Modern technologies and software tend to offer easy access and quick answers to critical business information and questions. Companies are, therefore, rapidly deploying modern technologies like AI and cloud computing to enhance business performance. One practical approach toward adopting such technologies is Enterprise Service Management (ESM).
To be sure, it can and should become a critical component of your company’s digital transformation.
Defining Enterprise Service Management
In short, ESM simply refers to using the principles of IT Service Management (ITSM) in business operations. The aim is to enhance business outcomes, performance, and service delivery. It involves the provision of enterprise IT services to various departments and teams of an organization.
Enterprise IT service refers to a standards-based method of encasing enterprise functionality that can be used as a reusable business service.
Furthermore, it can be combined with other services to tackle new business requirements, allow new business processes, or create new applications.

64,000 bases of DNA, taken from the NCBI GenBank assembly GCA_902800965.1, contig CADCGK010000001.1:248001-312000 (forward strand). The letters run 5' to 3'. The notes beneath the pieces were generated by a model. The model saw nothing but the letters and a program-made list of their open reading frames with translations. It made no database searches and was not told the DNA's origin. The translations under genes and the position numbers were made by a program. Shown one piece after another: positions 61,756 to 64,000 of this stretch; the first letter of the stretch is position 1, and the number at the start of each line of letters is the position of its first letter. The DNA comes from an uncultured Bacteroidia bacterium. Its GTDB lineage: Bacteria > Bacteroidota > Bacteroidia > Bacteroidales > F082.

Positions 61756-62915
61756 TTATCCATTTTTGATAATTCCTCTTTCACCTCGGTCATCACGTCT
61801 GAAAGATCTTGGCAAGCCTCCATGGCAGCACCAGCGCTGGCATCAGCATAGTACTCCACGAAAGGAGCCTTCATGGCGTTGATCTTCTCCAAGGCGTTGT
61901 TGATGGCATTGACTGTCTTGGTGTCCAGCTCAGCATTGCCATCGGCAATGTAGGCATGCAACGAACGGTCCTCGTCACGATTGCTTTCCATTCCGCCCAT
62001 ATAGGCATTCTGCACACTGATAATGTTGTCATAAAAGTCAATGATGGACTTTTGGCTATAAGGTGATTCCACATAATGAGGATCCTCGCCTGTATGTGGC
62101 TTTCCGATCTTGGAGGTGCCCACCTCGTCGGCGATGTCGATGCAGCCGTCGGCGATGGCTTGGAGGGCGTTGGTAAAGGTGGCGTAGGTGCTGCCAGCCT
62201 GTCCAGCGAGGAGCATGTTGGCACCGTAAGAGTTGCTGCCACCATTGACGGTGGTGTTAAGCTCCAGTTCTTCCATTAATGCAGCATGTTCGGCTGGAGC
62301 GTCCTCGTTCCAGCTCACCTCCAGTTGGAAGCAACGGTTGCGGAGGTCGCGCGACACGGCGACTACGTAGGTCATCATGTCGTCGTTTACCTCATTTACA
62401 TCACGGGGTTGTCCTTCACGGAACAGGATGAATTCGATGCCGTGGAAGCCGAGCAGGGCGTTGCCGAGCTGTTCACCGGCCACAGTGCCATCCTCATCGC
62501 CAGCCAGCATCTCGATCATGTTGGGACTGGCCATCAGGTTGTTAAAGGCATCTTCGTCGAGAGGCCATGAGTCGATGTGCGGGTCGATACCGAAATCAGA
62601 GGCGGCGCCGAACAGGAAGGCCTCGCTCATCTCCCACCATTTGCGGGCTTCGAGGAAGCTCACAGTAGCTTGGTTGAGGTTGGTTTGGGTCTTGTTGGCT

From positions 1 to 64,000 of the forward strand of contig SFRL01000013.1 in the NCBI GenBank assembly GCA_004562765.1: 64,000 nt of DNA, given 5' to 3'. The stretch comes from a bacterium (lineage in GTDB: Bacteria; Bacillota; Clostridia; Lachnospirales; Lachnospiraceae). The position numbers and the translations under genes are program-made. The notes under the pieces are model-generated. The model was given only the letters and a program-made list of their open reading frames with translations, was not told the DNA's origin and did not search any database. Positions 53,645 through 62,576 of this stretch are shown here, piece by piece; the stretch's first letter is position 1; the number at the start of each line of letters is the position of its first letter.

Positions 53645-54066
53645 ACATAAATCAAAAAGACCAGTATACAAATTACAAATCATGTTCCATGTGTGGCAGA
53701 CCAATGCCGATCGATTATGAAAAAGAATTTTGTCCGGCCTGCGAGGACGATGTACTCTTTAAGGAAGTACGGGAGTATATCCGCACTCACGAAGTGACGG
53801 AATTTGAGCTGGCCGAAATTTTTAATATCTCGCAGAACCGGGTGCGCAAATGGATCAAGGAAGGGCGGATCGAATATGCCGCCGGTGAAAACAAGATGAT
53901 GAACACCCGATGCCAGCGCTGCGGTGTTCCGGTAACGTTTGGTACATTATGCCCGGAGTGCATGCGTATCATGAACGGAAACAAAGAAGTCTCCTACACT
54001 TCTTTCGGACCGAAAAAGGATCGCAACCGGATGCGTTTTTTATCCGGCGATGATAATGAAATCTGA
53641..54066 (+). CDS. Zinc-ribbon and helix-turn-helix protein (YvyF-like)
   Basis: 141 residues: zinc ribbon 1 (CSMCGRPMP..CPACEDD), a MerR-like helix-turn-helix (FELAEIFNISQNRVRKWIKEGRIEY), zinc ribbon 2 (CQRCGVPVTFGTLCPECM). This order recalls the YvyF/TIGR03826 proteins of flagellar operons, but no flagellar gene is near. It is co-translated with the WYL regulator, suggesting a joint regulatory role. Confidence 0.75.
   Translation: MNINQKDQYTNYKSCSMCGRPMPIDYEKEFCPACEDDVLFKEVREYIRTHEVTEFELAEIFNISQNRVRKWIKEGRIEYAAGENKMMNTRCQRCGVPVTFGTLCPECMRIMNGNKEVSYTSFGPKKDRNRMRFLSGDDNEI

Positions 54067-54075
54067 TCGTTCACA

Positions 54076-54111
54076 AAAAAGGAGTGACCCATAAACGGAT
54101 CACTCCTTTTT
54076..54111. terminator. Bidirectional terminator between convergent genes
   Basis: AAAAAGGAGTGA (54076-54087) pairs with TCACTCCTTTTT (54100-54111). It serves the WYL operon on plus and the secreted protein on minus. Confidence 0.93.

In other words, ESM is the process of applying ITSM principles to all other areas of an enterprise beyond the IT department. The need for ESM has arisen mainly because employees across an enterprise wish to use IT services to improve their workflows. An employee that has evidently become used to convenience and quick insights (thanks to mobile apps) would want the same at their workplace.
Let’s use an example to explain this concept further.
Human Resource Management System as ESM